hadoop@roadrunner:~$ vi $HADOOP_HOME/etc/hadoop/hdfs-site.xml

Change the configuration element  to this:

<configuration>
<property>
<name>dfs.replication</name>
<value>1</value>
</property>

<property>
<name>dfs.name.dir</name>
<value>file:///home/hadoop/hadoopinfra/hdfs/namenode </value>
</property>

<property>
<name>dfs.data.dir</name>
<value>file:///home/hadoop/hadoopinfra/hdfs/datanode </value>
</property>
</configuration>

12) Edit yarn-site.xml . Configure YARN, a  framework for job scheduling and cluster resource management.

hadoop@roadrunner:~$ vi $HADOOP_HOME/etc/hadoop/yarn-site.xml

Change the configuration element to this:

<configuration>
<property>
<name>yarn.nodemanager.aux-services</name>
<value>mapreduce_shuffle</value>
</property>
</configuration>

13) Copy mapred.site.xml.template and edit. Configure Hadoop to use YARN as application for MapReduce.

hadoop@roadrunner:~$ cp $HADOOP_HOME/etc/hadoop/mapred-site.xml.template $HADOOP_HOME/etc/hadoop/mapred-site.xml
hadoop@roadrunner:~$ vi $HADOOP_HOME/etc/hadoop/mapred-site.xml

Change the configuration element to this:

<configuration>
<property>
<name>mapreduce.framework.name</name>
<value>yarn</value>
</property>
</configuration>

14) Configuration done, format the filesystem:

hadoop@roadrunner:~$ hadoop namenode -format

You will see a bunch of info messages on the terminal when executing above command. Afterwards – if everthing is ok – a new directory „hadoopinfra“ has been created in hadoop home as specified in hdfs-site.xml:

hadoop@roadrunner:~$ ls
hadoop-2.7.1.tar.gz  hadoopinfra

15) Install OpenSSH. SSH is needed by hadoop to execute operations like start and stop the dfs namenode and datanode deamons in the cluster.

hadoop@roadrunner:~$ sudo apt-get install openssh-server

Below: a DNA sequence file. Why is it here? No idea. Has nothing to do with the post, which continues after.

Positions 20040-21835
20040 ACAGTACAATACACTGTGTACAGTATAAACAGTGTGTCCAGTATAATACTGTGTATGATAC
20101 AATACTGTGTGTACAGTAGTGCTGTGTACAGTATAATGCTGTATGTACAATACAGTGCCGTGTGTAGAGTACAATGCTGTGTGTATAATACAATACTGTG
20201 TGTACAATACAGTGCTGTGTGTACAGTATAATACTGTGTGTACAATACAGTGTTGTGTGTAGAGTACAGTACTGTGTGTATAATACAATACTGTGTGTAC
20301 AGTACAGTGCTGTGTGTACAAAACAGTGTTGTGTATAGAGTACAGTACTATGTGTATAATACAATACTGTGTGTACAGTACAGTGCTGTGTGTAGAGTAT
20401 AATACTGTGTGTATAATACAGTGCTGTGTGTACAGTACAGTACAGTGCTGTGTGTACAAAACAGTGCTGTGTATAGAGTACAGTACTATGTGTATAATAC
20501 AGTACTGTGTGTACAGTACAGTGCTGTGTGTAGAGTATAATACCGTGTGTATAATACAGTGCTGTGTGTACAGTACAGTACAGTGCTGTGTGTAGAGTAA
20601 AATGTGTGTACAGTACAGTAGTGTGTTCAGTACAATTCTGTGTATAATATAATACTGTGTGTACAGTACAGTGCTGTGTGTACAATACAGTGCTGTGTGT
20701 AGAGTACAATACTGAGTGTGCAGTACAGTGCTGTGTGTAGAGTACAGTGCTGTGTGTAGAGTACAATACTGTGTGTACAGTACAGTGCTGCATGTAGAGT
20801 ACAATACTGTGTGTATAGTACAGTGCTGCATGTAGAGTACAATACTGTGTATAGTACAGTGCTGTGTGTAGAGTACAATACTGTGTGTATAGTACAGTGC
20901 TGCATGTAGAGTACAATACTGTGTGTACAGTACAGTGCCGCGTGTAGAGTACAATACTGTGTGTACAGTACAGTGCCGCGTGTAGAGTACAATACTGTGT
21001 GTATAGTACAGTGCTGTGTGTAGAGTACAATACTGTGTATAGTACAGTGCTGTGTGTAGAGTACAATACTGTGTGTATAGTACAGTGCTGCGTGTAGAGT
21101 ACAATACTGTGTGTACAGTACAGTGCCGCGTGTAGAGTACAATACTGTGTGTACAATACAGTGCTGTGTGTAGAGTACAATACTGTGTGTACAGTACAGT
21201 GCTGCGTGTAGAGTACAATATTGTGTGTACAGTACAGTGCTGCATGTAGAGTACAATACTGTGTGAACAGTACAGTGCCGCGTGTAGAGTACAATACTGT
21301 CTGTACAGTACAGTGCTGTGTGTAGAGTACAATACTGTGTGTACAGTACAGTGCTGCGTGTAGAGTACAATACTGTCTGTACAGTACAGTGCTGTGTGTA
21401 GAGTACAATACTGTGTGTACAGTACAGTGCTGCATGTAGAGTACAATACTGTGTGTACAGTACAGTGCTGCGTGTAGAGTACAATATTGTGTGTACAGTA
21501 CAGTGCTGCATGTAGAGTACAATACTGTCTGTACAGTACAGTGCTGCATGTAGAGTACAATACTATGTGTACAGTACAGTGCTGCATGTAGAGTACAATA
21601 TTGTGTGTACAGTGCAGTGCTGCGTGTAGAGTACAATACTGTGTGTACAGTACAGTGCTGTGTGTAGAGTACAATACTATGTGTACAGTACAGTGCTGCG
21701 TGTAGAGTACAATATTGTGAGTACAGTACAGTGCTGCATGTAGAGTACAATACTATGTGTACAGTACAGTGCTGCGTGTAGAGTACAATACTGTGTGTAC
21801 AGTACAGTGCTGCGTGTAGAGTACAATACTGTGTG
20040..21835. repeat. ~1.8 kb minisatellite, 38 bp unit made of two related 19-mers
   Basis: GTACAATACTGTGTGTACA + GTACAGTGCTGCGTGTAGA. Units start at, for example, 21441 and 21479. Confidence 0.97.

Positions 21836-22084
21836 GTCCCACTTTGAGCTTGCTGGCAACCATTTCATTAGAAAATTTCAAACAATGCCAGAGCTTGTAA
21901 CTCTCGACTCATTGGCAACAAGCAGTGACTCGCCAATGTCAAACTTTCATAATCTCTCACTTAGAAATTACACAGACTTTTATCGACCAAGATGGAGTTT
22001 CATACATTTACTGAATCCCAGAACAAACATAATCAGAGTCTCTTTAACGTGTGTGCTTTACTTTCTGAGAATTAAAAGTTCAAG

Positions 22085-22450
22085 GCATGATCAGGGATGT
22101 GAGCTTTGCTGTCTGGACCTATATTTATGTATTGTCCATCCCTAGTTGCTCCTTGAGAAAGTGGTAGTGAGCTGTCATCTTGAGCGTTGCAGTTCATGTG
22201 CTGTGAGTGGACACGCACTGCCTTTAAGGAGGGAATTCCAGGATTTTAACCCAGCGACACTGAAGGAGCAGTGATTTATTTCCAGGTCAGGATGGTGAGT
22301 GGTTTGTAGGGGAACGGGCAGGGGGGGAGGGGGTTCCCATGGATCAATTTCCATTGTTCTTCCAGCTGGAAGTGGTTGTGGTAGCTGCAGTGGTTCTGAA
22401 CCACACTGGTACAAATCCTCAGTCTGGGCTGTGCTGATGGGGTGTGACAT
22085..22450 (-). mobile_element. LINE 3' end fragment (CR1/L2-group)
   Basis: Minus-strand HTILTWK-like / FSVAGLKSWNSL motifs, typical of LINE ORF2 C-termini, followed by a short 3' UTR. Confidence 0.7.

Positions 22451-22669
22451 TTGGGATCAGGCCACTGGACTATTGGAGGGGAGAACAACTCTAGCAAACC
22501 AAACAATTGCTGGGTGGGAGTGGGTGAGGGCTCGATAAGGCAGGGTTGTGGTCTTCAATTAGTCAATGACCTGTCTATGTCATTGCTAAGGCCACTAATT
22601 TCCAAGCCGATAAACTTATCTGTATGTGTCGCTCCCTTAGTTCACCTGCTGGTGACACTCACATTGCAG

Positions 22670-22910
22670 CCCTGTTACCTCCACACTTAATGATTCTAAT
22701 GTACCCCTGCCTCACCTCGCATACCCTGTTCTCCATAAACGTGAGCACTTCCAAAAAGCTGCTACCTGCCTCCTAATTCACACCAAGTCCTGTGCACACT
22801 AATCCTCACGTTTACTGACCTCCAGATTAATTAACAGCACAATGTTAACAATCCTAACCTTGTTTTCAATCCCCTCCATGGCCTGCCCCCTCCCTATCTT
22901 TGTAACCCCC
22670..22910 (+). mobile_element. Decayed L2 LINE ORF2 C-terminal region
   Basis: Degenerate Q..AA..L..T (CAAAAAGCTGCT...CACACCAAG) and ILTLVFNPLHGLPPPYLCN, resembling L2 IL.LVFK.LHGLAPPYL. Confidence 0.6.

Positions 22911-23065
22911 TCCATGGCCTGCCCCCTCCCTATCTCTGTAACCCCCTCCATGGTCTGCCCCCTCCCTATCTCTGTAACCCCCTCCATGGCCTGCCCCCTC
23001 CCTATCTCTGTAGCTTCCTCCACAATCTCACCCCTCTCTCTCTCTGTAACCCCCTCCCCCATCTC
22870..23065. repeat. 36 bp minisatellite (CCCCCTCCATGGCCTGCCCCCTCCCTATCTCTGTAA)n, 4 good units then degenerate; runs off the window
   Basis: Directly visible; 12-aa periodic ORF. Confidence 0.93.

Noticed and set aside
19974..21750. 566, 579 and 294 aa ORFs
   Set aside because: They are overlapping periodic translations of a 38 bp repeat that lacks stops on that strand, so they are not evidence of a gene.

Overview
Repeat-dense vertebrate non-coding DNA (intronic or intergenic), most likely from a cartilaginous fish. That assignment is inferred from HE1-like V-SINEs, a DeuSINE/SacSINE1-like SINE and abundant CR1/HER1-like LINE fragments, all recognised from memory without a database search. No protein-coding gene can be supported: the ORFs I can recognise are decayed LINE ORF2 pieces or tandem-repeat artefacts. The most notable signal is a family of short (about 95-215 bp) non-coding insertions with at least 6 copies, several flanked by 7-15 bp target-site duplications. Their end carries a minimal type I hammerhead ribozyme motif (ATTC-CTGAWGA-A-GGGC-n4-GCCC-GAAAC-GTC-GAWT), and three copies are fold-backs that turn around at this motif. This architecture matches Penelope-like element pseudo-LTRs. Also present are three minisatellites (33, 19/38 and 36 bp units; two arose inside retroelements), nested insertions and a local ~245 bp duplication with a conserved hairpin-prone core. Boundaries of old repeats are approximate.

16) We need a key value pair used by hadoop for SSH communication (important: without a passphrase):

hadoop@roadrunner:~$ ssh-keygen -t rsa
Generating public/private rsa key pair.
Enter file in which to save the key (/home/hadoop/.ssh/id_rsa):
Created directory '/home/hadoop/.ssh'.
Enter passphrase (empty for no passphrase):
Enter same passphrase again:
Your identification has been saved in /home/hadoop/.ssh/id_rsa.
Your public key has been saved in /home/hadoop/.ssh/id_rsa.pub.
The key fingerprint is:
....
hadoop@roadrunner:~$ cat ~/.ssh/id_rsa.pub >> ~/.ssh/authorized_keys
hadoop@roadrunner:~$ chmod 0600 ~/.ssh/authorized_keys

17) Start NameNode and DataNode daemon:

hadoop@roadrunner:~$ start-dfs.sh
Starting namenodes on [localhost]
localhost: starting namenode, logging to /usr/local/hadoop-2.7.1/logs/hadoop-hadoop-namenode-roadrunner.out
localhost: starting datanode, logging to /usr/local/hadoop-2.7.1/logs/hadoop-hadoop-datanode-roadrunner.out
Starting secondary namenodes [0.0.0.0]
0.0.0.0: starting secondarynamenode, logging to /usr/local/hadoop-2.7.1/logs/hadoop-hadoop-secondarynamenode-roadrunner.out
hadoop@roadrunner:~$

18) Start YARN:

hadoop@roadrunner:~$ start-yarn.sh

19) Check the namenode web application  is working: http://localhost:50070

hadoop_namenode_web_app

20) Check YARN resourcemanager web application  is working: http://localhost:8088/

hadoop_yarn_ressource_manager_web_app

Summary

If you followed my walkthrough with success you now should have a Hadoop installation in pseudo-distributed mode running on your (local) machine. As the installation is just the beginning I now wish you a nice time exploring the Hadoop framework 😉